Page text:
UPDATE: I’m dis­ap­pointed to report that here in Canada, it appears that all of the fea­ture films are region-blocked. While I enjoy shorts, I was looking for­ward to checking out a few of the fea­tures. What really stinks about this is that I sus­pect the films have dis­trib­utors in Québec, but none of these films will be released out­side of Québec, and I expect that the site is region-blocking the entire country of Canada. Oh well, enjoy the films, rest of the world!

Leave it to the French. Not only do they have one of the most pro­lific and robust film indus­tries in the world out­side of Hollywood, but now they’re innov­ating again by cur­ating an online fest­ival of recent French films that can be viewed all over the world, sub­titled in ten lan­guages. MyFrenchFilmFestival.com is a col­lab­or­a­tion between Unifrance and Allocine with the sup­port of sev­eral other organ­iz­a­tions including Variety.

Between January 14 and 29, viewers will have access to ten fea­tures and ten shorts in the com­pet­i­tion as well as three out-of-competition fea­tures. They’ve assembled an impressive jury of press critics (including one of my favour­ites, Karina Longworth from LA Weekly) and another made up of inter­na­tional blog­gers. Alas, there is no Canadian rep­res­ent­a­tion this year, but I’m hoping that if the exper­i­ment is suc­cessful, they’ll repeat it next year and maybe Canadian critics and blog­gers might be considered.

They are char­ging to watch the films (2 Euros for a fea­ture and 1 Euro for a short), which may limit the festival’s appeal, but they do offer some reas­on­able package deals: 5 Euros for access to ten shorts 10 Euros for access to 11 fea­tures, or 14 Euros to access the entire fest­ival. Check out the fest­ival trailer below as well as the site and their Facebook page and see if any of the pro­gram­ming appeals to you. There are lots of trailers and inter­views on the site which can be viewed for free, and they’re even spon­soring a con­test for a trip to Paris.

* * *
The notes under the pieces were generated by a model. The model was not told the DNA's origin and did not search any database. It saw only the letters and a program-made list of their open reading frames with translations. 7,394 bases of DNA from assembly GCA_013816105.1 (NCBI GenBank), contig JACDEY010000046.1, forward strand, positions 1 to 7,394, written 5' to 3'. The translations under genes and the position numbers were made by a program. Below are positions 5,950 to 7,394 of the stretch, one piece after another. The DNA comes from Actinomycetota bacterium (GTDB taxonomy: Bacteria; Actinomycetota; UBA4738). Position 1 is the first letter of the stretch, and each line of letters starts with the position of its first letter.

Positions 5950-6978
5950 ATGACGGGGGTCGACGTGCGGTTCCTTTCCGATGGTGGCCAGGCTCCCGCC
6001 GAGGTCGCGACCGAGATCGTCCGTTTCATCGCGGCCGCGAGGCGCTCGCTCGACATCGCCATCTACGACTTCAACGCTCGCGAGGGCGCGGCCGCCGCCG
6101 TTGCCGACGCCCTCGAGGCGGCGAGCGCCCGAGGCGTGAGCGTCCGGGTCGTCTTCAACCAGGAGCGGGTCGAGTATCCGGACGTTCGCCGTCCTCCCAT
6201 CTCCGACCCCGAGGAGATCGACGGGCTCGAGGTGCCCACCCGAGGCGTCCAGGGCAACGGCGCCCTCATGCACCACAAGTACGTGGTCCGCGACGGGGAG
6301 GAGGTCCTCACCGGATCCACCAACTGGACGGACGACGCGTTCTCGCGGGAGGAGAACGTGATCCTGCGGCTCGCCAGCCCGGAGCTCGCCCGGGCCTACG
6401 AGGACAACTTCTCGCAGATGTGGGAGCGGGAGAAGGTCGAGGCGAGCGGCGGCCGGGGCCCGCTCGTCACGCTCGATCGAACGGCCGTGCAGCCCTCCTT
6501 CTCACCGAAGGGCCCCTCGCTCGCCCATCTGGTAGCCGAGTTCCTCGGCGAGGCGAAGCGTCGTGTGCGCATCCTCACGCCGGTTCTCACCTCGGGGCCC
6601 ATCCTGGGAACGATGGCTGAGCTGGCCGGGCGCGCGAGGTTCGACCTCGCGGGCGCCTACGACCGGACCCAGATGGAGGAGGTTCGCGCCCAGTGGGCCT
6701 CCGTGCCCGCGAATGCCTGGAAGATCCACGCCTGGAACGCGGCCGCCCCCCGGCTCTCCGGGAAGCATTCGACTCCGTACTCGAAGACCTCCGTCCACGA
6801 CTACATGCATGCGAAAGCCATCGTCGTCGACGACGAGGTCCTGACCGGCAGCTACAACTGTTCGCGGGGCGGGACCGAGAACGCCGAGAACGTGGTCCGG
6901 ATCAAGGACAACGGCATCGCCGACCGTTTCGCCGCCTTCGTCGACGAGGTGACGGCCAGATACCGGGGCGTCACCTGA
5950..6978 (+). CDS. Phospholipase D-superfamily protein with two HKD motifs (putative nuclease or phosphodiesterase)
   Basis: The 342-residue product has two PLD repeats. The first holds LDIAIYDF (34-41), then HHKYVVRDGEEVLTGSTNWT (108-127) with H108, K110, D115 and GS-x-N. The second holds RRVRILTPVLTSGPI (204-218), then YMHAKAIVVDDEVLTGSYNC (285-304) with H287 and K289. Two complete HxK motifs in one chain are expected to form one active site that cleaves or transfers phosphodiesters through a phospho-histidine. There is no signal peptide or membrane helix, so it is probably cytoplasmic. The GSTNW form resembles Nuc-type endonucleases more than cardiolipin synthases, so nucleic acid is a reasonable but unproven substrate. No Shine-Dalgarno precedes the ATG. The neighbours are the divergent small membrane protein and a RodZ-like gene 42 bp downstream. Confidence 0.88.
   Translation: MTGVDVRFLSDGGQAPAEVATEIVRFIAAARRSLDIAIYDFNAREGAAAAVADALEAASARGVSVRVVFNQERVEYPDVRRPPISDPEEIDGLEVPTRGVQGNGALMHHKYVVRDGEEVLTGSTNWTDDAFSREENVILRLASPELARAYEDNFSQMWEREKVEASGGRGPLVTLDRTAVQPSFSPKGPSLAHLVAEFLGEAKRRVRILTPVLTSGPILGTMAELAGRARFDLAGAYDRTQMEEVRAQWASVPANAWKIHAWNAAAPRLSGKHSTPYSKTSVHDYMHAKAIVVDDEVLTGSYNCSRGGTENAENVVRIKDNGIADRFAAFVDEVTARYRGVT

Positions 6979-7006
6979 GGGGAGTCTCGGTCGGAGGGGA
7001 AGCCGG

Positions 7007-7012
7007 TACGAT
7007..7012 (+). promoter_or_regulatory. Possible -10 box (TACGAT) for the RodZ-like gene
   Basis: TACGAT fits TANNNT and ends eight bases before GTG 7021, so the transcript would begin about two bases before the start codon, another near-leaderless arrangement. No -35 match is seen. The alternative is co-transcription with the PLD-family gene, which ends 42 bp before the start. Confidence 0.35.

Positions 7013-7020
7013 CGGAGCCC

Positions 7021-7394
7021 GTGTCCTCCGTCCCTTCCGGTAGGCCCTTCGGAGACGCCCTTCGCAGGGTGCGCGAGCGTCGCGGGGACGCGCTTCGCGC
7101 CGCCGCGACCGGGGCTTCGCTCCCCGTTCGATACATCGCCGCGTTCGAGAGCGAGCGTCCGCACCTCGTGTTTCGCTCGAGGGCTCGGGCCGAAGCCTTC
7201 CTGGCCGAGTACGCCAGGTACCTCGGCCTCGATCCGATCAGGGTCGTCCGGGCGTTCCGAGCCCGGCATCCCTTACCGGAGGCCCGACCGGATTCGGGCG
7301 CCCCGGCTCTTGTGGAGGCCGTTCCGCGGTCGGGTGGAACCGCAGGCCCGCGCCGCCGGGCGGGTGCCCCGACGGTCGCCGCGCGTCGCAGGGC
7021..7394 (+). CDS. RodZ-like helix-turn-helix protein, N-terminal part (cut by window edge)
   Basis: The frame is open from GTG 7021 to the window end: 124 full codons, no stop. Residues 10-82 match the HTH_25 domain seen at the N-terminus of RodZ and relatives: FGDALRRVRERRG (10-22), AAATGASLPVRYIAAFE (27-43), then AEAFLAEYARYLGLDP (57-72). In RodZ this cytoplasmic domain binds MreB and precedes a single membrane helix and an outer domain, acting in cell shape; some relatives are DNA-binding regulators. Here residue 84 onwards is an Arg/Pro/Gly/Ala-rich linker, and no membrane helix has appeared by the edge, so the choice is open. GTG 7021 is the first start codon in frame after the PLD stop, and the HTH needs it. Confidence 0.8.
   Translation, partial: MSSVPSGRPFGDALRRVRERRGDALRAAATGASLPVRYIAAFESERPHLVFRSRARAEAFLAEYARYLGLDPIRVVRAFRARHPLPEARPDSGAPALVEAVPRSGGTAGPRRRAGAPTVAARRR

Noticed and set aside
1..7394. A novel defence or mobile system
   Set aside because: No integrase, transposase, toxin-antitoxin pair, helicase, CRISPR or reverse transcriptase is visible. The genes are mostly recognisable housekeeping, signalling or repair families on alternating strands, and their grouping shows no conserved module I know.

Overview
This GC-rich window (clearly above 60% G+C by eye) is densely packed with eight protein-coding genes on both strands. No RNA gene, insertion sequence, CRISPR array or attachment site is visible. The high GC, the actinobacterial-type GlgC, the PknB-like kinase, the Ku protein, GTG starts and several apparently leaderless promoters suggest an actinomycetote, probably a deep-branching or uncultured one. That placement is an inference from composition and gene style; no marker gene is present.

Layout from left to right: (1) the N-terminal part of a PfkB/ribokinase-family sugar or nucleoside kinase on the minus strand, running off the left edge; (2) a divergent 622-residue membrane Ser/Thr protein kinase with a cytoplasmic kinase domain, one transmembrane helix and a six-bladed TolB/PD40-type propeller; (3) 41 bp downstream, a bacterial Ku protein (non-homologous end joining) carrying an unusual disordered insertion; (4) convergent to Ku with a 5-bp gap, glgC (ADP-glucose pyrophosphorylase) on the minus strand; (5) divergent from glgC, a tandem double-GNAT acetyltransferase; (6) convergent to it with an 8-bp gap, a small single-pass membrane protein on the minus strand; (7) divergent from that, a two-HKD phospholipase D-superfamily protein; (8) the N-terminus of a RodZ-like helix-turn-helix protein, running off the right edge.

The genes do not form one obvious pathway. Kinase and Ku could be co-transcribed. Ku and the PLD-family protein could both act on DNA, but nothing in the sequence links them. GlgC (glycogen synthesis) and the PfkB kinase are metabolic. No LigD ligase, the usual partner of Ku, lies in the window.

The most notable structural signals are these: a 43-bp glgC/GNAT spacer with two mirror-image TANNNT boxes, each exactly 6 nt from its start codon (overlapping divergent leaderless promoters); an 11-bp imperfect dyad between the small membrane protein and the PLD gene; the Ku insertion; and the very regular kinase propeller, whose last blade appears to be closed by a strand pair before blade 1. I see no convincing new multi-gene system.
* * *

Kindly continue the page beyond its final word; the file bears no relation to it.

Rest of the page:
I find it a bit odd that they’re only run­ning this for two weeks, but I sup­pose they’re trying to create a sense that this an online “event.” So even though this par­tic­ular French film fest­ival does not take place on the Riviera, you’d better check it out before the 29th or you’ll have to wait until next year.


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Before the Revolution (Prima della rivoluzione)
Before the Revolution (Prima della rivoluzione) screens at TIFF Bell Lightbox on Friday January 14 at 6:30pm. Buy tickets

Before the Revolution (Prima della rivoluzione) (Director: Bernardo Bertolucci): Bertolucci’s second fea­ture, and the first written by the dir­ector, is bound to be a bit more auto­bi­o­graph­ical than La com­mare secca’s explor­a­tion of the Italian under­class. Even though it’s loosely based on Stendhal’s novel The Charterhouse of Parma, the dir­ector, just 23 when he made the film, surely drew upon some con­flicted feel­ings about his own upbringing. Fabrizio (Francesco Barilli) is a child of priv­ilege who’s been under the tutelage of a Communist teacher. He yearns to escape his bour­geois fate, and so dumps his gor­geous but simple girl­friend Clelia (the stun­ning Cristina Pariset) to pursue revolu­tion in a more monk­like fashion. Enter his young Aunt Gina (Adriana Asti), a neur­otic and con­fused beauty who has come from Milan to stay with her sister’s family in Parma. At first Fabrizio is dis­tracted by the sui­cide of his unhappy (and quite prob­ably gay) friend Agostino, a young man he was trying to tutor polit­ic­ally. His reac­tion is more one of dis­ap­point­ment than of grief, but it plants a seed that maybe his polit­ical act­ivism isn’t the solu­tion to all of life’s problems.